It’s also apparent in the language that the Sanders campaign employs. Official campaign materials refer to “Latinos,” rather than the gender-neutral term “Latinx” favored by young progressives, because “Latino” is used more broadly, according to Rocha.
Likewise, the campaign employs some poetic license when translating its English slogan “Not me. Us.” into Spanish. The Spanish-language slogan ― emblazoned on everything from Spanish newspaper ads to Rocha’s hoodie ― is ever-so-slightly different than its English counterpart. The slogan, “Nuestro Futuro, Nuestra Lucha,” means “Our Future, Our Fight.”
A Spanish-language campaign pamphlet, which features a photo of Sanders with Salazar and Salazar’s wife, Rosa, lays out in English and Spanish key Sanders campaign planks, including Medicare for All or “Medicare para todos.” Only the back of the pamphlet references immigration in the context of reminding voters of Sanders’ own journey “as the proud son of an immigrant,” who arrived in the U.S. “without a nickel in his pocket and didn’t speak English.”
“When people say, ‘What is Bernie Sanders’ strategy to win the Latino vote?’ I say, ‘It’s pretty simple: We plan on going to the Latino vote and asking them to vote for Bernie,’” Rocha said.
‘No Greener Pastures’
Finding the right avenues to convey Sanders’ message to Latino Iowans, however ― and then repeat it over and over again ― is especially important when courting a disproportionately young, working-class population with infrequent voting habits.
The numbers vary, but by Rocha’s count, there are about 68,000 Latino Iowans eligible to vote. Of that group, some 32,000 have a regular voting history.
But participation in the Iowa’s Democratic caucuses, which require voters to arrive at a set time and sometimes spend hours corralling into different corners, is by its nature low throughout the population.
Latino participation follows that trend. An estimated 4,000 Latinos have caucused in either party’s caucuses, and about half of those have done so on behalf of a Democrat, according to Rocha.
Rocha sees the daunting figures as an opportunity rather than a challenge. “Bernie Sanders’ philosophy ― and this campaign’s philosophy ― is to bring new people out to vote,” he said. “And there was no greener pastures, starting with the very first state, than the Latino vote.”
The Texas native knew that establishing a relationship with local Latinos would take time though, so he began filling the mailboxes of Latino residents with literature and the airwaves of Spanish-language radio stations with ads, and buying real estate in Spanish-language weeklies like “La Prensa Iowa” as far back as April. Sometimes the campaign’s advertising relationship yielded useful earned media opportunities, such as when Sanders, while in Des Moines for a New Year’s Eve rally, sat for an interview on the radio show “La Q Buena.” (The show provided real-time translation of the interview into Spanish for its listenership.)
Notwithstanding the relatively cheap advertising rates in Iowa’s Spanish-language media, the campaign spent $1 million on Latino outreach efforts alone through November 2019, Rocha estimated.
The campaign’s most potent Latino outreach tool is New York’s Ocasio-Cortez, whom the campaign has featured in Spanish-language digital ads. The political rock star, who has toured the state twice for Sanders since endorsing him in October, is predictably an especially big hit with Latino audiences. Last weekend, while touring the state for Sanders, Ocasio-Cortez met privately with Latino community members in Marshalltown, where many agricultural and industrial jobs are performed by Latino immigrants and their descendants. During a previous visit, she recorded a Spanish-language video appeal for would-be caucusgoers on behalf of El Trueque Iowa, a Des Moines-based online news outlet that is unabashedly in Sanders’ corner.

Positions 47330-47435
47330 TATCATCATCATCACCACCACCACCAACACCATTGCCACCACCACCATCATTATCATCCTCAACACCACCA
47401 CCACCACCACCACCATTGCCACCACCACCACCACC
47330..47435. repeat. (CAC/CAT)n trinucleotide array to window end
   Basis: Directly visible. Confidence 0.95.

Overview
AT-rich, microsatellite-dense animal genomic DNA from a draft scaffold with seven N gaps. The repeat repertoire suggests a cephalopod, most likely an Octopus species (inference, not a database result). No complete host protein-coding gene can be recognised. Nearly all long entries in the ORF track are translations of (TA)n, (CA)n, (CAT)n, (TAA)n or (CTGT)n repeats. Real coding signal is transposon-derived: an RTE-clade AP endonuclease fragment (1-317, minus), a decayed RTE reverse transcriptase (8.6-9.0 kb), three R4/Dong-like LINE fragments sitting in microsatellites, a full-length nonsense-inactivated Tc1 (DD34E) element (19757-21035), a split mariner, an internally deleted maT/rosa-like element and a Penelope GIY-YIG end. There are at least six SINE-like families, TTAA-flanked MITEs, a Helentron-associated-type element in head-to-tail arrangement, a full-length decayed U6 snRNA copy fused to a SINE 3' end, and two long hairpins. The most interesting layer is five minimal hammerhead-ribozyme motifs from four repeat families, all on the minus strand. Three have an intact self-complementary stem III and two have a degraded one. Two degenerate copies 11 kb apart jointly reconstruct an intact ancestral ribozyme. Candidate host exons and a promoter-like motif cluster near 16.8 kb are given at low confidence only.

Latino families see in her a success story to which they aspire for their children and grandchildren, according to José Zacarias, a former city councilman and school board member in West Liberty, the state’s first majority-Latino town.
“She is a miracle,” said Zacarias, who is supporting Sanders a second time this cycle.
Is It Working?
It’s not clear how much of Sanders’ slight lead in an average of the pre-caucus polls is due to the support he enjoys in Iowa’s Latino community. The population is small enough that caucus polls do not separately measure its opinions.
Attendance at public campaign events is an incomplete indicator of support. But at the Des Moines rally on Thursday and a smaller “Unidos con Bernie” event in West Liberty on Wednesday, English speakers heavily outnumbered Latinos.
As with much of Sanders’ performance, his success among Latinos hinges on his ability to convince infrequent voters to participate in the notoriously demanding caucuses.
Newly adopted reforms to the caucus process that allow for “satellite caucuses” in more convenient locations and at varied times may improve his chances. LULAC alone is administering five satellite caucus sites in Des Moines, Iowa City, Fort Madison and Muscatine, where Salazar is helping run the caucus. Other satellite caucuses, such as those hosted by labor unions representing poultry and meatpacking plant workers in Ottumwa, are likely to feature a sizable number of Latino caucusgoers. The Sanders campaign has tried to make sure that locations with a large Spanish-language population have bilingual “precinct captains,” as campaign-affiliated volunteers at caucus sites are known.
Jeff Link, a veteran Iowa Democratic campaign consultant who is unaligned in the presidential primary, is “pretty skeptical” that Sanders’ Latino get-out-the-caucus plan will succeed.
But, Link added, “They’ve done some amazing things organizationally in the past. If anyone can pull it off, it’s them.”